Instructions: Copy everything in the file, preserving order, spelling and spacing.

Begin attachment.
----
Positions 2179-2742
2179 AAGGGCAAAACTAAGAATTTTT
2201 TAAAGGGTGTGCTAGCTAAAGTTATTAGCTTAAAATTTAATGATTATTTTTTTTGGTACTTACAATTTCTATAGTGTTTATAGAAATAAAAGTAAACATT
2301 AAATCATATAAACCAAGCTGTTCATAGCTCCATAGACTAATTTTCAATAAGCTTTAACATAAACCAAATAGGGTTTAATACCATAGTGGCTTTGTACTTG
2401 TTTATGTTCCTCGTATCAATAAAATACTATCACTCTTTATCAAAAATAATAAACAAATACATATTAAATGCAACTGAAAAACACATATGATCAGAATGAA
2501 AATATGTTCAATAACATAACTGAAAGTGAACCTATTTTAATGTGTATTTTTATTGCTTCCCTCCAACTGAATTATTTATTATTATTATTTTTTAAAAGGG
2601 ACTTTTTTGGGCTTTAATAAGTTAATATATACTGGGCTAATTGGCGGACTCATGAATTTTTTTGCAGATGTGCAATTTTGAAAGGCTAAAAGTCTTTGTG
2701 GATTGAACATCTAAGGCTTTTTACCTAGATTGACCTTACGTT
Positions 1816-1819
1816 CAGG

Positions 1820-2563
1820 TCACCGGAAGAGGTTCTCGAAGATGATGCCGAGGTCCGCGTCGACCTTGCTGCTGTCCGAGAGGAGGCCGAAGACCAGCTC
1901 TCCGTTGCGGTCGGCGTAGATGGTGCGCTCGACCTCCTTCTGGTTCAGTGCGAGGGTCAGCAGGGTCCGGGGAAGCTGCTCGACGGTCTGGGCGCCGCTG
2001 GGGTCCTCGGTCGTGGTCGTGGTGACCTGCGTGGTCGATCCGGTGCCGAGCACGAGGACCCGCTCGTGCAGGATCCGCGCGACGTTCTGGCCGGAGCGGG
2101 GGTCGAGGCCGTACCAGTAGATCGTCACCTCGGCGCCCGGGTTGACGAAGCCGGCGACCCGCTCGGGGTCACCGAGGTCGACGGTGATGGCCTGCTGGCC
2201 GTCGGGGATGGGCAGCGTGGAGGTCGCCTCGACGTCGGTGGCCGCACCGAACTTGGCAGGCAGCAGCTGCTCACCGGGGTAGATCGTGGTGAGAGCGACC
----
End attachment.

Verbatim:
Positions 2179-2742
2179 AAGGGCAAAACTAAGAATTTTT
2201 TAAAGGGTGTGCTAGCTAAAGTTATTAGCTTAAAATTTAATGATTATTTTTTTTGGTACTTACAATTTCTATAGTGTTTATAGAAATAAAAGTAAACATT
2301 AAATCATATAAACCAAGCTGTTCATAGCTCCATAGACTAATTTTCAATAAGCTTTAACATAAACCAAATAGGGTTTAATACCATAGTGGCTTTGTACTTG
2401 TTTATGTTCCTCGTATCAATAAAATACTATCACTCTTTATCAAAAATAATAAACAAATACATATTAAATGCAACTGAAAAACACATATGATCAGAATGAA
2501 AATATGTTCAATAACATAACTGAAAGTGAACCTATTTTAATGTGTATTTTTATTGCTTCCCTCCAACTGAATTATTTATTATTATTATTTTTTAAAAGGG
2601 ACTTTTTTGGGCTTTAATAAGTTAATATATACTGGGCTAATTGGCGGACTCATGAATTTTTTTGCAGATGTGCAATTTTGAAAGGCTAAAAGTCTTTGTG
2701 GATTGAACATCTAAGGCTTTTTACCTAGATTGACCTTACGTT
Positions 1816-1819
1816 CAGG

Positions 1820-2563
1820 TCACCGGAAGAGGTTCTCGAAGATGATGCCGAGGTCCGCGTCGACCTTGCTGCTGTCCGAGAGGAGGCCGAAGACCAGCTC
1901 TCCGTTGCGGTCGGCGTAGATGGTGCGCTCGACCTCCTTCTGGTTCAGTGCGAGGGTCAGCAGGGTCCGGGGAAGCTGCTCGACGGTCTGGGCGCCGCTG
2001 GGGTCCTCGGTCGTGGTCGTGGTGACCTGCGTGGTCGATCCGGTGCCGAGCACGAGGACCCGCTCGTGCAGGATCCGCGCGACGTTCTGGCCGGAGCGGG
2101 GGTCGAGGCCGTACCAGTAGATCGTCACCTCGGCGCCCGGGTTGACGAAGCCGGCGACCCGCTCGGGGTCACCGAGGTCGACGGTGATGGCCTGCTGGCC
2201 GTCGGGGATGGGCAGCGTGGAGGTCGCCTCGACGTCGGTGGCCGCACCGAACTTGGCAGGCAGCAGCTGCTCACCGGGGTAGATCGTGGTGAGAGCGACC